A 21 year old female with a new diagnosis of hypertension, eight months post-partum following an uncomplicated pregnancy. Symptomatology included headache, palpitations, increased appetite, bruising and hirsutism. Imaging identified a large left adrenal mass (6.5cm) and multiple lung nodules. Hypertension was managed with phenoxybenzamine and propranolol initially for possible phaeochromocytoma. Endocrine investigations showed normal aldosterone:renin ratio, normal plasma and urine metanephrines and normetanephrines, normal DHEA and androstenedione. However, morning cortisol was elevated, with elevated 24-hour urinary free cortisol:creatinine ratio, and elevated midnight cortisol with a suppressed midnight ACTH. MIBG scan showed no uptake, whereas PET scan demonstrated a metabolically active left adrenal mass and innumerable metabolically active pulmonary metastases.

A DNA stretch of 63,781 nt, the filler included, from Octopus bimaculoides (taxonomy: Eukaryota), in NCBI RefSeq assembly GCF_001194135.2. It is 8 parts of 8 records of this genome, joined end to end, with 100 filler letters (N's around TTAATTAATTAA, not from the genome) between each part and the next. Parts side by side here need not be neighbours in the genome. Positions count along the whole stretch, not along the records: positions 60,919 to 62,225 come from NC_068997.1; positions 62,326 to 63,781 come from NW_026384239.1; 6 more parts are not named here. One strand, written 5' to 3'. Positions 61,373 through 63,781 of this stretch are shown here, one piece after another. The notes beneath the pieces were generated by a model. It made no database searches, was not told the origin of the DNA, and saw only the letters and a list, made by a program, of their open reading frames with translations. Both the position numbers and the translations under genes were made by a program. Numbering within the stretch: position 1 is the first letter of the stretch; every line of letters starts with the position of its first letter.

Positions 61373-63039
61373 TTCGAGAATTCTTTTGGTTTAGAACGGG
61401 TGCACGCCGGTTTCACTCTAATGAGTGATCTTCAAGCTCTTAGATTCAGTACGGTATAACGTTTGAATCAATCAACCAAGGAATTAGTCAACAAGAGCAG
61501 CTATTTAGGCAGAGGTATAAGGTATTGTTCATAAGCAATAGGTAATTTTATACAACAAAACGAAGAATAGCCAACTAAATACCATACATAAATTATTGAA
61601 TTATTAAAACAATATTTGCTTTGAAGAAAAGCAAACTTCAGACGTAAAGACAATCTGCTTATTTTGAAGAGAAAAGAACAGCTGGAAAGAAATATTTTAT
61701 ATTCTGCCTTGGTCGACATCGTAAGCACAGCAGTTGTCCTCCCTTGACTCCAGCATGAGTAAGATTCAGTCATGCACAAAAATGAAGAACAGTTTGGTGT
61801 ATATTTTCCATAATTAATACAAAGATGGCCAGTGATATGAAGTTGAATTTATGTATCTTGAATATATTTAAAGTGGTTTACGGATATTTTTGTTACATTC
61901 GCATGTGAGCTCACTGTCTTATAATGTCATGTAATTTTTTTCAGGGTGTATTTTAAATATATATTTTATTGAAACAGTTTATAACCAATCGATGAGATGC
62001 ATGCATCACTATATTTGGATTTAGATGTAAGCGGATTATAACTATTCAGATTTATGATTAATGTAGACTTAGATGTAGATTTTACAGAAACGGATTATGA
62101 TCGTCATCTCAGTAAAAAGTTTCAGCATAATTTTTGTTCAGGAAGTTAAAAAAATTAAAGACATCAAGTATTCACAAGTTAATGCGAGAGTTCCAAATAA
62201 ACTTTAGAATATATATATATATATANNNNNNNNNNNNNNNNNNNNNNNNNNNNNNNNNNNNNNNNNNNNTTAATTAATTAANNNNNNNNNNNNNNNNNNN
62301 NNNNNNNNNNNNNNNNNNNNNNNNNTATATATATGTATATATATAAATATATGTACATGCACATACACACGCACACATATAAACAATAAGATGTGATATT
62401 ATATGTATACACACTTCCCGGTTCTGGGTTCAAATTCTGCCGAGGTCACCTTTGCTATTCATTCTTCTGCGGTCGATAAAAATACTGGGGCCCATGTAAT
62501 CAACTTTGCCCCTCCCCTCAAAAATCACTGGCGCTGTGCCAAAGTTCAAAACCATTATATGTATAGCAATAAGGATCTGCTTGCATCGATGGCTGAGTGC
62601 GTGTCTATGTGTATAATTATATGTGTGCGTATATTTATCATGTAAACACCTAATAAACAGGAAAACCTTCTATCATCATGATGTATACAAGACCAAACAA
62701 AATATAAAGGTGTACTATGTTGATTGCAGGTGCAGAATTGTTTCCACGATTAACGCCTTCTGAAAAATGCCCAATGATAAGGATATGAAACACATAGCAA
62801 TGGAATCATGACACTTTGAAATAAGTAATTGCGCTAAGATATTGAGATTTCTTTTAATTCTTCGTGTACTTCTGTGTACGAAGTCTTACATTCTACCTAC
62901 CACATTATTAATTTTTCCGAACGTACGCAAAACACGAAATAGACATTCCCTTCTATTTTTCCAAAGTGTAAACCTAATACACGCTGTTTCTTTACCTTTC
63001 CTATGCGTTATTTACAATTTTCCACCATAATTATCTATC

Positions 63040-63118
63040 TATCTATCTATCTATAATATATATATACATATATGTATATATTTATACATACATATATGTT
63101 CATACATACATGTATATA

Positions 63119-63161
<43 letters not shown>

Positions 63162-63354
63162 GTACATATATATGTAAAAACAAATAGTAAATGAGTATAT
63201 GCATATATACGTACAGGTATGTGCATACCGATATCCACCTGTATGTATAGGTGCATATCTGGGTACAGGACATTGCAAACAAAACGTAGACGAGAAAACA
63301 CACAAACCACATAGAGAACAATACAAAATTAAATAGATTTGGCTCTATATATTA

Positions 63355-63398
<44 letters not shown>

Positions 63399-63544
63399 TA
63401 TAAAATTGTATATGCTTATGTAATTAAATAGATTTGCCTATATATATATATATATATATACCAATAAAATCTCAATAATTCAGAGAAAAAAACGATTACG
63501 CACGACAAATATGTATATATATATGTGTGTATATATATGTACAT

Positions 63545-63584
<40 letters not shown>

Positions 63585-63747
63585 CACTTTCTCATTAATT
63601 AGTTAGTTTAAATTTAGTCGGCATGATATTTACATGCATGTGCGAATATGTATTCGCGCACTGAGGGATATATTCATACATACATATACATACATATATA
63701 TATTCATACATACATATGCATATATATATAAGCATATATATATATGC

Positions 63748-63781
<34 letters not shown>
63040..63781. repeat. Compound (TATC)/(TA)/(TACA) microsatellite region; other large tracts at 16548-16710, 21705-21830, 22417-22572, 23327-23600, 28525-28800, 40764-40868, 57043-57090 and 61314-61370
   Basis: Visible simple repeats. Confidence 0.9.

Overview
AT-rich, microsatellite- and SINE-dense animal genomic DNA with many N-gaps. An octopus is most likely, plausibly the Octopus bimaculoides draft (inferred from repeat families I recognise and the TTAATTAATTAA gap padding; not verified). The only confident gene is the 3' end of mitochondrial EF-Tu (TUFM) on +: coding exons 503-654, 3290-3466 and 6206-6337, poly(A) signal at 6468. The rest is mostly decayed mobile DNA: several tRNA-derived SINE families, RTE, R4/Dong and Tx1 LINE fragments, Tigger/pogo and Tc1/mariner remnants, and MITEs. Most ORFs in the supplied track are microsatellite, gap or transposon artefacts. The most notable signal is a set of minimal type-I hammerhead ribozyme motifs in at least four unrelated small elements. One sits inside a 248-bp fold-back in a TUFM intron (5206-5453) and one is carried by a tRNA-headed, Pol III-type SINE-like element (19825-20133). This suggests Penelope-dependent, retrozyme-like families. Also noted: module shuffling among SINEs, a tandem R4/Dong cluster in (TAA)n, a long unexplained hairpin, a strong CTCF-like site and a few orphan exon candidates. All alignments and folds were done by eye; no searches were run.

Video-assisted thoracosocopic surgery for biopsy of lung metastases confirmed metastatic adrenocortical carcinoma (Ki67 60%, IGF2 positive, IGF-1R positive, ER negative, PR positive). In the absence of symptoms or signs of Cushing’s syndrome in pregnancy, this 21 year old female had a rapidly progressive cortisol-secreting adrenocortical carcinoma (ACC) post-partum.
Blood pressure control was achieved with spironolactone and nifedipine with weaning of alpha blockade. Ketoconazole was initiated then changed to metyrapone due to worsening acne and hirsutism. The patient was planned for palliative chemotherapy with etoposide, doxorubicin and cisplatin with mitotane. However, the patient passed away within two months of her initial hospital admission.
There are 24 cases described in the literature of ACC arising in pregnancy or post-partum. According to one study, ACC arising in pregnancy and post-partum are associated with worse overall survival than ACC diagnosed in women who have not been pregnant (1). A proposed mechanism for this difference is the stimulation of hormone receptors on adrenal tumours during pregnancy.